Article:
Here I sit – at the top of my game. Corner office in a mostly white, male-dominated industry. Consulting to companies whose brands are well known throughout the country. Yet I’m not out – on a global basis at least. For, you see, while I am lucky enough to live and work in a state with protections for workers against sexual orientation bias, many of my clients aren’t even aware that such protections are even an issue or even necessary.
To be sure, there has been a sea-change in attitudes toward the LGBT community in my lifetime. For goodness sake, we just celebrated the Supreme Court decision to make same-sex marriage a right in EVERY state. But marriage is not synonymous with acceptance. I can’t tell you how many clients of mine fought tooth and nail to keep benefits from same-sex workers, and only now, begrudgingly, are they forced to treat all spouses like any other spouse.
But in the workplace, it is still a mixed bag. Most states do not have specific protections for LGBT individuals (HRC: Equality Act). And even when there are protections, at-will employer laws can perpetuate under-the-radar discrimination. Showing your Pride at work can still be a tenuous proposition.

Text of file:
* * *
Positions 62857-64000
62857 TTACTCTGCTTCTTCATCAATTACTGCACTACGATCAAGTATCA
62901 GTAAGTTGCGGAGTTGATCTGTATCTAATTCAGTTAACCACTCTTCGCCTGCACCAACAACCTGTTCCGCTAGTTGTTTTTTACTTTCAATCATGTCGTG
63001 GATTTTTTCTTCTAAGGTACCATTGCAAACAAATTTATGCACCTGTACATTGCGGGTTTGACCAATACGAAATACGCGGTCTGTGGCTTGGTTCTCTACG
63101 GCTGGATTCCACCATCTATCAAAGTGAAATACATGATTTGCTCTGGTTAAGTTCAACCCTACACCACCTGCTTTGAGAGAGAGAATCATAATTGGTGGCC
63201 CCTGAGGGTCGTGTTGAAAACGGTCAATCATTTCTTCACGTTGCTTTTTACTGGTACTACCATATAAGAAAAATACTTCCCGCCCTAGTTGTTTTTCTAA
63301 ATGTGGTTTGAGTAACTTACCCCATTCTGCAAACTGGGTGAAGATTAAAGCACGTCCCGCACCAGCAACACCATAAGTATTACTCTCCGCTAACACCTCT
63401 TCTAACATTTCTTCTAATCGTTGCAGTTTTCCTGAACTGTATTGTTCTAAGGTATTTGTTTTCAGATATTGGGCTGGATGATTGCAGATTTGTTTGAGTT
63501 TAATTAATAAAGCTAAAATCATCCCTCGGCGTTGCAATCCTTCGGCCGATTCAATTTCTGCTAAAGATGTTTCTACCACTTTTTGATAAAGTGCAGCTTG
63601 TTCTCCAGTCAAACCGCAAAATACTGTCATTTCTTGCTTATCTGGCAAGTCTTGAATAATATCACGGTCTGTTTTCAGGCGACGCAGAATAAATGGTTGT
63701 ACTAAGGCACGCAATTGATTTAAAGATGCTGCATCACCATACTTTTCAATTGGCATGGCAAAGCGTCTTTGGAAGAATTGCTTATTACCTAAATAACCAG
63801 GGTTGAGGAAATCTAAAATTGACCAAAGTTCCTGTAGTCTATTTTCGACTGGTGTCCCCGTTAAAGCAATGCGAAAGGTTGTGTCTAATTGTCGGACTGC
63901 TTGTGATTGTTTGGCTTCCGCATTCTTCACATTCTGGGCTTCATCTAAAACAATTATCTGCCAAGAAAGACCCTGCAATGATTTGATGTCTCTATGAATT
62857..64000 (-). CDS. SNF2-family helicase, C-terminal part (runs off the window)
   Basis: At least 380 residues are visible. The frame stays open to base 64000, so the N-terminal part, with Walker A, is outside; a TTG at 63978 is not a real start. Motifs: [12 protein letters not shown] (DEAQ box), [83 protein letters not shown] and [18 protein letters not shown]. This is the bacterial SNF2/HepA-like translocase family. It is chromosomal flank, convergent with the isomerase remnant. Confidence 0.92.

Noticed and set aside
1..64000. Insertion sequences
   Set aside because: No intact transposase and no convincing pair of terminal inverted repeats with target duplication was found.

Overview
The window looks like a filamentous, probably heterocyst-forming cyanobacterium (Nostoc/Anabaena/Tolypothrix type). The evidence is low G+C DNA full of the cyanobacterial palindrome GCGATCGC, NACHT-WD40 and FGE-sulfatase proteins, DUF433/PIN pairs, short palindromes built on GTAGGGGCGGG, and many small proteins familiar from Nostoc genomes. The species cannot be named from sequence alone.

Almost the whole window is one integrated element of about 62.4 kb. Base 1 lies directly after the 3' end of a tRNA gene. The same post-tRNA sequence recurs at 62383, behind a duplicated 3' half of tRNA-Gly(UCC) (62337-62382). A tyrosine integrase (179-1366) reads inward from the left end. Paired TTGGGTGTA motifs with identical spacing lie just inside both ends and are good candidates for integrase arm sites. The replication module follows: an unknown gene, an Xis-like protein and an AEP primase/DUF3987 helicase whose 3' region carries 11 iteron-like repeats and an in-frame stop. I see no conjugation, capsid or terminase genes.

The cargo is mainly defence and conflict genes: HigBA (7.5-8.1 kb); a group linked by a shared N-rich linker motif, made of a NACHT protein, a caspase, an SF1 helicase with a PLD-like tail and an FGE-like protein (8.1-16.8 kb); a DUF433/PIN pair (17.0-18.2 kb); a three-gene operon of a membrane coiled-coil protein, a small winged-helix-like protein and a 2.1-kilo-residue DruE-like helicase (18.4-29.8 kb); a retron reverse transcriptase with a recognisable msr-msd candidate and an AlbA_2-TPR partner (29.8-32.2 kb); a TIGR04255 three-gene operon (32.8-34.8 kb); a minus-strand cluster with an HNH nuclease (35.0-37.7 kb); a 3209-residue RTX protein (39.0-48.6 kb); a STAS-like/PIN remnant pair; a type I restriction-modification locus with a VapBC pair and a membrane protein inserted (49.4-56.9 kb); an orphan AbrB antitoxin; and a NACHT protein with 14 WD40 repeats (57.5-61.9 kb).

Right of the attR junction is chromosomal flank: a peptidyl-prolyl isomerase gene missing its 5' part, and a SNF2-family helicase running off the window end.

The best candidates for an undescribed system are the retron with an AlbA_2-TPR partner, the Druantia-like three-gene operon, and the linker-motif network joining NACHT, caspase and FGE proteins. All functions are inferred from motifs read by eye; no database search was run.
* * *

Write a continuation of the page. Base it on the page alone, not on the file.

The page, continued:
So I pick and choose when I think it is safe to show my Pride. I keep a small rainbow disco ball hanging in my office, but keep no pictures of my girlfriend at my desk. My theory is that as long as people think of me as being gay in theory only, they will tolerate my Pride. But I worry that anything that concretely identifies me as being in an actual relationship will be too provocative and I will be seen as the lesbian that ‘throws her sexuality in your face.’ Challenging thinking is generally a net positive activity, but I never want my ‘otherness’ to provoke some deep-seeded bias in my clients. In my role as a trusted advisor, I must carefully balance the benefits of being my true self with undermining that hard-earned trust. My girlfriend and I just bought matching rings; I wonder how a diamond band will be perceived?
Perhaps I’m a relic of old-school work paradigms, but is it worth my livelihood to prove myself wrong?
So let us revel in the remarkable Supreme Court ruling for same-sex marriage, and, at the same time, remember that laws don’t provide immunity from prejudice, especially at work.
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